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BusinessColumnistsJamie Herzlich

Small Business: Lightening up workplace for summer

It doesn't have to be a picnic, but

It doesn't have to be a picnic, but inserting some fun into the workplace during the summer can help employee morale. Credit: iStock

Work doesn't stop just because it's summertime, but it doesn't have to be business as usual either.

Summer can be a good time to thank employees for their hard work throughout the year with some fun and motivational activities and rewards.

It can help foster engagement in a distracting time of year, help create goodwill and boost productivity, experts say.

"Summertime is usually more of a relaxed time," says Chris Campisi, branch manager for the Hauppauge location of staffing firm Robert Half International, whose Office Team division recently released a summer benefits survey. "When you look at keeping employees productive and focused on the task at hand, sometimes summer flexibility options will keep people in a positive frame of mind."

Among the top perks cited as the most coveted summer benefits were flexible schedules (41 percent) and leaving work early on Fridays (28 percent), according to employees polled.

These perks are relatively easy to implement provided you make sure there is proper scheduling to ensure you're not understaffed and certain expectations are met, says Campisi.

"Sometimes if you let the employees try to tackle it themselves, they work it out pretty fairly," notes Rachael Peterson, a human resources consultant with Insight Performance Inc. in Dedham, Mass.

Early Fridays has worked well at Genser Dubow Genser & Cona Llp in Melville, which specializes in elder law and estate planning.

"We close at 3 p.m. on Fridays only in August," says managing partner Jennifer Cona. "We come in a little earlier on Fridays." And if they have to stay later the rest of the week, they do.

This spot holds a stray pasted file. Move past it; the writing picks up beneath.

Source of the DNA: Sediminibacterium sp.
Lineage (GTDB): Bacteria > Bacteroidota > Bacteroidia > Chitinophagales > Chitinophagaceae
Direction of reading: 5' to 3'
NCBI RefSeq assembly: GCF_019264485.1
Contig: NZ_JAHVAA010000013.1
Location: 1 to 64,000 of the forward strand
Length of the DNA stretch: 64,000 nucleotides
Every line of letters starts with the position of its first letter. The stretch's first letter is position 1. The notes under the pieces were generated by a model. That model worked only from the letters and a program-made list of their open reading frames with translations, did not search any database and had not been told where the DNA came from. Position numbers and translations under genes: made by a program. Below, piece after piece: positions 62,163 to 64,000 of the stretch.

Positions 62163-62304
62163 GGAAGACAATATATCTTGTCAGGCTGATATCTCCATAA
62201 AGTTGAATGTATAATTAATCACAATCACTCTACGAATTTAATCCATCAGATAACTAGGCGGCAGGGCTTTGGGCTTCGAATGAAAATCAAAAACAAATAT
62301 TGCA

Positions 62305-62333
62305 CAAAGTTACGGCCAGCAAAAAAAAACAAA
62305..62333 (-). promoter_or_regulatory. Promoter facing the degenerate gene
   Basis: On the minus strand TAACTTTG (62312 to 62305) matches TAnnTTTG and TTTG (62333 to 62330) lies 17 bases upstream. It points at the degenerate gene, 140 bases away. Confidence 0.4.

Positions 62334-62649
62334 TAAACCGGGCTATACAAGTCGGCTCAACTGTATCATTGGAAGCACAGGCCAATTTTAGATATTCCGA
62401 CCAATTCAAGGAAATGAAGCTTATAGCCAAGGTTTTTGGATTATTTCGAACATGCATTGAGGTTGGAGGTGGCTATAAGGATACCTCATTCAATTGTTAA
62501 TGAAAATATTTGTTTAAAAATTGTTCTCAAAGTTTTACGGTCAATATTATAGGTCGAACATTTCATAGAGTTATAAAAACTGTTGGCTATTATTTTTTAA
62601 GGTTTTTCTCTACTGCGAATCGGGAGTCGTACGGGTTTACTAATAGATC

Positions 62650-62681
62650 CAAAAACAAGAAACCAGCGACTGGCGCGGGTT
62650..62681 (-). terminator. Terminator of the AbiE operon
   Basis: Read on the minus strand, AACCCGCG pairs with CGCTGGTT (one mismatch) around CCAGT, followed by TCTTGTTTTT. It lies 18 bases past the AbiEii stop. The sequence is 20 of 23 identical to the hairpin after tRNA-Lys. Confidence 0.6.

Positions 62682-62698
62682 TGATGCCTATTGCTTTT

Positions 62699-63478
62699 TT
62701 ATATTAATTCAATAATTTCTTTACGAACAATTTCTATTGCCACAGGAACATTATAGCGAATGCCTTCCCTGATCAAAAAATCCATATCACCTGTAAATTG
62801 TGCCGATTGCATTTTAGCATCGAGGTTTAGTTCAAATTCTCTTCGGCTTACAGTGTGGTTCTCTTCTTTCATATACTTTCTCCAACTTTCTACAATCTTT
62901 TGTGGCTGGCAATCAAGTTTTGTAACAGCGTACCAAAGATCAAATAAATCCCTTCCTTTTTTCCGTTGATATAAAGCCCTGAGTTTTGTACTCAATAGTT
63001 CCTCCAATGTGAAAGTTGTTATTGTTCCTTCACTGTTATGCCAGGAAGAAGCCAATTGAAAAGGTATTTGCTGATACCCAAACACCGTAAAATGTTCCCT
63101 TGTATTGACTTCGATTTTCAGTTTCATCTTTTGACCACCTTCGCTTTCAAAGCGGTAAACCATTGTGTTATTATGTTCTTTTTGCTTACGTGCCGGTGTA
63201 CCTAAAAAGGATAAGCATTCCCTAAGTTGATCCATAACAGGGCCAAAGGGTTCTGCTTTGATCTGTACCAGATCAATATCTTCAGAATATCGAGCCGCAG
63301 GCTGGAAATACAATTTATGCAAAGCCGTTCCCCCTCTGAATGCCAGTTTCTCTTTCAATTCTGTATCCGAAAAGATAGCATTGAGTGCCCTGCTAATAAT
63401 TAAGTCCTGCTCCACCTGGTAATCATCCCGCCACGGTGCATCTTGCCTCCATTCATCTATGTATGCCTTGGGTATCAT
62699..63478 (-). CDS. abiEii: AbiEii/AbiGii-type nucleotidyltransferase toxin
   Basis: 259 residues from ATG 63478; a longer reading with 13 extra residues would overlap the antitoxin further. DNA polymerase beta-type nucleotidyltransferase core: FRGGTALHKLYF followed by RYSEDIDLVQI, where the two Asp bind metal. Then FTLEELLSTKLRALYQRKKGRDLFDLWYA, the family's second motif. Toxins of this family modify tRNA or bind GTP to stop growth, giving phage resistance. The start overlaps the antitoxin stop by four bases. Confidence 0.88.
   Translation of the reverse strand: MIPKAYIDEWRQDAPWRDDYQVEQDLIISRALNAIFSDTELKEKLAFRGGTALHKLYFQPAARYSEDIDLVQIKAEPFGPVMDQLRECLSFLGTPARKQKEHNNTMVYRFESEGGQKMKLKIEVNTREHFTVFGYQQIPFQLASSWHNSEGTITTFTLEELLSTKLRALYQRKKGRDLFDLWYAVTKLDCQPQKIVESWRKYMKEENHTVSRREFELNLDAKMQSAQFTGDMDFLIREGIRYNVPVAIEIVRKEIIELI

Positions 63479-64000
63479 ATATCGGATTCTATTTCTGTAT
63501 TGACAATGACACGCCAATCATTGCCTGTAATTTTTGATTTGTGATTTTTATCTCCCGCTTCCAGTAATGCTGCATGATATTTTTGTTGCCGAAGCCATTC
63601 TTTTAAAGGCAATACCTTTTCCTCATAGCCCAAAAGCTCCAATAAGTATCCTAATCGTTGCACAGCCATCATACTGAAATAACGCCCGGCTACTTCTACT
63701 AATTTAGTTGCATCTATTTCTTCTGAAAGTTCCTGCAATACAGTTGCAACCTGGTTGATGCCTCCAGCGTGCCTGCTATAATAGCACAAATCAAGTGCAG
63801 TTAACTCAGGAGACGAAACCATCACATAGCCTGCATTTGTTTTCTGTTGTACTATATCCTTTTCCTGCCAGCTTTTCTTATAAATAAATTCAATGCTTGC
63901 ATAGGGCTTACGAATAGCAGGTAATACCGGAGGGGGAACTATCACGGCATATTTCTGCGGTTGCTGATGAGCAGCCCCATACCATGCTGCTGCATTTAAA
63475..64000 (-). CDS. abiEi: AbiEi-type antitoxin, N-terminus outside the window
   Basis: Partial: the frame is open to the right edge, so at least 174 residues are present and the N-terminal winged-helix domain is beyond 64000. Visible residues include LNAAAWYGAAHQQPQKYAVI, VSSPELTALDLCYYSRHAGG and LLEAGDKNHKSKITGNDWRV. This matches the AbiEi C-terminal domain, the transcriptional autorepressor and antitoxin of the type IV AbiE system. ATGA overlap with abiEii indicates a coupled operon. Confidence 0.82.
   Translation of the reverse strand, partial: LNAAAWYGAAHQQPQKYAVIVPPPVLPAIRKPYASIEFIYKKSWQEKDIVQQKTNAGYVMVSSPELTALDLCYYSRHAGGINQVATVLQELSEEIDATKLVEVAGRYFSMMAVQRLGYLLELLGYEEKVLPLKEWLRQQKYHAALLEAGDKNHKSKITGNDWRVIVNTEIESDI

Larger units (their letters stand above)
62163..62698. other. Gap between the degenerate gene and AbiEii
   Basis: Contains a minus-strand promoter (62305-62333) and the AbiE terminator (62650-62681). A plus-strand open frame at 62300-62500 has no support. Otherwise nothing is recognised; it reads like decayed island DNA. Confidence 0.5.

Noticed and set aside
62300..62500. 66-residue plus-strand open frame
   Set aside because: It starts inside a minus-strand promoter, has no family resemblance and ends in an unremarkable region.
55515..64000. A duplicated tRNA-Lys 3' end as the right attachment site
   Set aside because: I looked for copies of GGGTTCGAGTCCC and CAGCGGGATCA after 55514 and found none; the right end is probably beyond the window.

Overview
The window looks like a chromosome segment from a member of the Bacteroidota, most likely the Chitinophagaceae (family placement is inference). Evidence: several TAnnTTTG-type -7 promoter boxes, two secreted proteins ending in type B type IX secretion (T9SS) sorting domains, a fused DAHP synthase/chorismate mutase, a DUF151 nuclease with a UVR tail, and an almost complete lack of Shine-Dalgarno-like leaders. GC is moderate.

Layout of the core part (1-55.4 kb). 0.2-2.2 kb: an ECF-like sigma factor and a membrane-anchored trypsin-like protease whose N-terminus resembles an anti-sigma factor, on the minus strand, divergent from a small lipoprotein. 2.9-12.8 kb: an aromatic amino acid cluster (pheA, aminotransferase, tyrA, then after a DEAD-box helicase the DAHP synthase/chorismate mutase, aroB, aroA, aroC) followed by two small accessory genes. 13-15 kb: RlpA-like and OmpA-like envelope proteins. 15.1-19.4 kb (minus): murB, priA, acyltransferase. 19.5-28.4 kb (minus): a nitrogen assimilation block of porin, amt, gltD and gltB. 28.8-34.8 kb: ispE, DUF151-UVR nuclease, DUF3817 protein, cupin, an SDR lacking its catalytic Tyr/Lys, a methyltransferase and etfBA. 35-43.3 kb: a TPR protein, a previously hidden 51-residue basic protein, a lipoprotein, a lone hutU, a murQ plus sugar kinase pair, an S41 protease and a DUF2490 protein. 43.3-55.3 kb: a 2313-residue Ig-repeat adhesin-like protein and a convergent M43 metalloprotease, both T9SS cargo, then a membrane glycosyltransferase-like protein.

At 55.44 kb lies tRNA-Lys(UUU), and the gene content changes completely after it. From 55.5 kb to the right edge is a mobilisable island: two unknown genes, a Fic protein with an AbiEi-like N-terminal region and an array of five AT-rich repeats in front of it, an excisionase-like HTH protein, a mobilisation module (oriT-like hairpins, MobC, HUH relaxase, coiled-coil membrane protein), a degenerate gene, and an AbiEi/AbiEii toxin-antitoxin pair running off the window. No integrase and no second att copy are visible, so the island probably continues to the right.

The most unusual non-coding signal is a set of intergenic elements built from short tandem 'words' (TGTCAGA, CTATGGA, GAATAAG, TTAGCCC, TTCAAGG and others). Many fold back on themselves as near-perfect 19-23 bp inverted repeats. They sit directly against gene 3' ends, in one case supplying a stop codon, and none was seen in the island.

Morale boosters: "It's great for morale," says Cona, noting the firm also allows flexible schedules when employees want to attend their kids' year-end school events.

If you can't swing early Friday every week, you could try alternating weeks or perhaps let employees come in later on a Monday, says Chason Hecht, president of Manhattan-based Retensa Retention Strategies, which provides solutions for companies to retain employees.

Getting people out of the office environment can also be a great summer benefit, he says. Amusement parks, zoos, botanical gardens or even a winery tour can be fun team-building exercises, says Hecht.

Ask your staff what they'd like to do, he recommends. Perhaps ask them to give you five ideas and identify a couple of them to do, he notes.

It doesn't have to be costly, says Peterson. You can have an ice cream truck stop by the office building and treat your staff, or if you're on a budget, you can buy all the fixings and have the executive staff serve ice cream to the employees, she notes.

Flip-flop Fridays: "We bring in Mister Softee a couple of times throughout the summer and Italian ices," says Mary Macedonia, vice president of human resources for BWD Group, an insurance brokerage in Plainview.

They also have flip-flop Fridays during the summer, where staff can wear flip-flops and shorts. They incorporate other fun activities as well, like "fashion felony fundraisers," where staff can come in dressed in violation of the dress code and in turn give money toward a charity. For example, if an employee wore pajamas to work, he might pay $20 that would go into the charity fund.

BWD also holds team-building competitions in the summer where employees get to decorate their work space to meet a theme. For the theme "historic events," different departments simulated Woodstock and the moon landing.

"People love it," says Macedonia, noting the company's annual summer picnic will be a tailgating party in the parking lot this year. "They really get into it."

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